Experts approve of new encryption standard

Experts approve of new encryption standard

By William Jackson

GCN Staff

The selection of the Rijndael algorithm as the heir apparent to the government's Data Encryption Standard has gotten good reviews from cryptographic experts.

They praised the National Institute of Standards and Technology's open process in selecting the new Advanced Encryption Standard, as well as Rijndael's compact size, speed and flexibility.

'NIST's AES effort has broken the mold in terms of collaboration with the cryptographic community,' said Susan Langford, senior cryptologic engineer at Certicom Corp. of Hayward, Calif.

A three-year public examination of the code is likely to encourage public acceptance of AES, Langford said.

'Rijndael is already widely acknowledged as a sensible balance of security and efficiency,' she said.

'The extensive scrutiny of the AES evaluation procedure has helped instill confidence in the security of Rijndael,' said Bruno Couillard, chief technology officer of Chrysalis-ITS Inc. of Ottawa.

Companies began announcing security products using the new algorithm within hours of the NIST announcement early this month, although it will take several more months before Rijndael becomes a new Federal Information Processing Standard.

Not required

Commerce Secretary Norman Y. Mineta announced selection of Rijndael Oct. 2, but formal notice in the Federal Register probably will not appear until November. A 90-day public comment period will follow. After NIST makes any necessary changes to the algorithm, it will be submitted to the Commerce secretary as a FIPS. Final approval is expected by spring.

Although AES will be authorized for government unclassified use, agencies will not be required to use it. DES is now approved only on legacy systems, but Triple DES will remain an approved algorithm for the foreseeable future, NIST officials said.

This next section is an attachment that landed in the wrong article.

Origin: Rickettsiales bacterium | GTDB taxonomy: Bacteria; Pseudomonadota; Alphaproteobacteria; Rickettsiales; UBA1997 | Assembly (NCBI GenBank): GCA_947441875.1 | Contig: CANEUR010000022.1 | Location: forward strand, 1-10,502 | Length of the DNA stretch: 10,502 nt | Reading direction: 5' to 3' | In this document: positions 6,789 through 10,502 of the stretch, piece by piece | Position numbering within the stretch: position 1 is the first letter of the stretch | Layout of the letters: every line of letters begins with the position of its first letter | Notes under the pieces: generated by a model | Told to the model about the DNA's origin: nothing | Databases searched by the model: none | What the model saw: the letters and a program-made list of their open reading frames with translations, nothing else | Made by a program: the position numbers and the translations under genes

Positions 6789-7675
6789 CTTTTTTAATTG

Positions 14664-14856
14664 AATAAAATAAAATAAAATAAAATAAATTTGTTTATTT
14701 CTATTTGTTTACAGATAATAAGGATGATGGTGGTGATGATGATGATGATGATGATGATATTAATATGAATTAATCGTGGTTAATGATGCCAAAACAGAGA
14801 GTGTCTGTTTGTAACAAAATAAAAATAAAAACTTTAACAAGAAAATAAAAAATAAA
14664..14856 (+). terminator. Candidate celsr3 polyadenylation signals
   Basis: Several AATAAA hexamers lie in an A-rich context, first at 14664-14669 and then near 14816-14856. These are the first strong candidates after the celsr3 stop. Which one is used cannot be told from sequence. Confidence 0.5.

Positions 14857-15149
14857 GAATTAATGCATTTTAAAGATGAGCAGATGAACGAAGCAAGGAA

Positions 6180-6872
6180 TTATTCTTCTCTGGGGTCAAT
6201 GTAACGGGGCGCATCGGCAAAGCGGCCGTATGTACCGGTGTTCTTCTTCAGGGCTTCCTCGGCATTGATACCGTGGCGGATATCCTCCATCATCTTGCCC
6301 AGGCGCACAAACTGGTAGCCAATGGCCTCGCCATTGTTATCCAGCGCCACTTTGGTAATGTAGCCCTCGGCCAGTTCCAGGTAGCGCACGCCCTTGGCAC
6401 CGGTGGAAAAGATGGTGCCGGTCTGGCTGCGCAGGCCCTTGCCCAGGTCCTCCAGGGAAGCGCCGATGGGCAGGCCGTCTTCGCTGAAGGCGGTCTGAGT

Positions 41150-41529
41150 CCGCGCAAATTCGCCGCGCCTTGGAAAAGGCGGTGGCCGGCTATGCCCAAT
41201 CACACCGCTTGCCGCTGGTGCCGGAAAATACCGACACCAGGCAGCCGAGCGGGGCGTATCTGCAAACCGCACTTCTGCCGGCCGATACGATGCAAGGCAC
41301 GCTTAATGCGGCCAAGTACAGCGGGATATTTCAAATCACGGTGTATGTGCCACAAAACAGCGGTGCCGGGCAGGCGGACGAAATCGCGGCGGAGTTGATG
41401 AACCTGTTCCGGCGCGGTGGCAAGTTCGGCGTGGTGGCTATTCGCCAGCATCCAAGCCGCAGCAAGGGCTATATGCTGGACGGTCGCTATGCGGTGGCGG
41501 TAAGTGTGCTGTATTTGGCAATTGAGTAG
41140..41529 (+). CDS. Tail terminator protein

DES, the government standard for encrypting sensitive but unclassified information since 1977, has seen wide use in government and commercial applications. By the late 1990s, however, the algorithm's 56-bit encryption keys had become inadequate. NIST issued a call for what would become AES in September 1997 and received 15 submissions. It invited encryption users to attack the formulas, then narrowed the field to five finalists and conducted a second round of tests.

Although security was the primary criterion for AES, NIST also considered speed and versatility.

'All five algorithms appear to have adequate security,' the NIST final report said. Rijndael also was a consistently good performer across a range of hardware and software computing platforms, it said.

Researchers from 12 countries worked on the AES candidates. Belgian cryptographers Joan Daemen and Vincent Rijmen developed Rijndael. Because their complete specifications have been available to NIST for study for more than two years, government officials have said the algorithm's foreign origin is not a concern.

Some industry observers believe the fact that Rijndael was developed outside the United States could speed the standard's adoption outside government. Its Belgian origin might squelch fear of back doors being built into the algorithm by the U.S. government, they have said.

Rijndael, like DES, is a symmetric algorithm that uses the same key to encrypt and decrypt data. This speeds up encryption but requires transmitting the secret key to the receiver of the message.

Symmetric cryptography can be used with public-private key systems. The secret key needed to decrypt a message can itself be encoded using a public-private key pair.

The small amount of memory Rijndael needs could make it convenient for the rapidly expanding mobile computing market, dominated by handheld devices with limited memory capacity. Despite its small size, NIST officials said, Rijndael packs a lot of security.

AES must generate 128-, 192- and 256-bit keys, making the number of possible keys astronomical.

A DES cracker developed in the late 1990s could recover a 56-bit DES encryption key in several hours. NIST estimates that if a computer could crack a DES key in one second, the same computer would take about 149 trillion years to crack a 128-bit AES key.

NIST does not claim Rijndael is unbreakable. But 'even with future advances in technology, AES has the potential to remain secure well beyond 20 years,' the NIST report said.


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